Substitution and transposition ciphers are two categories of ciphers used in classical cryptography. Substitution and transposition differ in how chunks of the message are handled by the encryption process.
Substitution ciphers encrypt plaintext by changing the plaintext one piece at a time.
The Caesar Cipher was an early substitution cipher. In the Caesar Cipher, each character is shifted three places up. Therefore, A becomes D and B becomes E, etc…
This table shows “VOYAGER” being encrypted with the Caesar substitution cipher:
A more complex substitution cipher would be created if, instead of incrementing each character by three, we used a more complex key. This table shows a simple substitution cipher with a key of “123”.
An even more complex substitution cipher can be made by having each character of the alphabet correspond to a different letter of the alphabet, without a set pattern.
Using this substitution cipher to encrypt VOYAGER would give us these results:
The Vernam Cipher, or one time pad, is a simple substitution cipher where the key length equals the message length.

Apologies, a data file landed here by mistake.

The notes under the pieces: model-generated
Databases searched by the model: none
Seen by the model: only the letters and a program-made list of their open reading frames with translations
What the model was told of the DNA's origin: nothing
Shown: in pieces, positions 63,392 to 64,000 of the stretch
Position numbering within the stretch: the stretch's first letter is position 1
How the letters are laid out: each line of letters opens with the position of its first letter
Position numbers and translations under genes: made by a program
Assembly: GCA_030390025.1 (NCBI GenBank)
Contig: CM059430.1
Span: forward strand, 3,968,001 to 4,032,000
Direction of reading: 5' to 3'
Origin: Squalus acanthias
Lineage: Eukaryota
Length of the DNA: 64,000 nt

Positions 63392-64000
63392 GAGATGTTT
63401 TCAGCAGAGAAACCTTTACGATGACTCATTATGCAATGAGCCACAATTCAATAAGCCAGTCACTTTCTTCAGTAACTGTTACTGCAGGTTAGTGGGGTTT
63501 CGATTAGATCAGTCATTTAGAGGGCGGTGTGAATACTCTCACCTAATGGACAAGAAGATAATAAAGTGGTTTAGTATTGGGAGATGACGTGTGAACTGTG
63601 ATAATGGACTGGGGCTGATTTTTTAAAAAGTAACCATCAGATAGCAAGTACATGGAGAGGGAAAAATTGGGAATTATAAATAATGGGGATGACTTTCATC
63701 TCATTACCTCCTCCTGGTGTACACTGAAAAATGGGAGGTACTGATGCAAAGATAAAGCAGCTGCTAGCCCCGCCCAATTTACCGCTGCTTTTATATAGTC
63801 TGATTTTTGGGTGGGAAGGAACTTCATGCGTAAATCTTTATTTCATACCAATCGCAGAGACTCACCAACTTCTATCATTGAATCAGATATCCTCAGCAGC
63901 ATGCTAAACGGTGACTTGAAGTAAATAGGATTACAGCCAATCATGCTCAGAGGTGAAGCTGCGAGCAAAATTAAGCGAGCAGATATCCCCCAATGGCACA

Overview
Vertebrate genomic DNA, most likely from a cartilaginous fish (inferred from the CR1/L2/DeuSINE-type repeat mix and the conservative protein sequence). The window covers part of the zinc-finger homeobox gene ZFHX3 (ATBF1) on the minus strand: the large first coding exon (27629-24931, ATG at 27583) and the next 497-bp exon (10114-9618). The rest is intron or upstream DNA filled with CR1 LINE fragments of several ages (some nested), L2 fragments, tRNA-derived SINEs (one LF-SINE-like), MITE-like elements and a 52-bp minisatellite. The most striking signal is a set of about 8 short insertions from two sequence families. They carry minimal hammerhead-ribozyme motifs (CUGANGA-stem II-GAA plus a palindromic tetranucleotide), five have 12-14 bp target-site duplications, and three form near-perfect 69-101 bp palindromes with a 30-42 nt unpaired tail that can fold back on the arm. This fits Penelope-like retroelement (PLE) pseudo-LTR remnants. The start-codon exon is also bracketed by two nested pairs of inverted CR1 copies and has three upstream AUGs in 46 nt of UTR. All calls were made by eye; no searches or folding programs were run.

ROT-1 is a simple substitution cipher used to encode messages on Usenet.
Transposition ciphers encrypt plaintext by moving small pieces of the message around. Anagrams are a primitive transposition cipher.
This table shows “VOYAGER” being encrypted with a primitive transposition cipher where every two letters are switched with each other:
Substitution and transposition ciphers in modern times
Modern cryptanalysis makes simple substitution and transposition ciphers obsolete.
However, these techniques remain useful for understanding cryptography and the workings of more complex modern ciphers.
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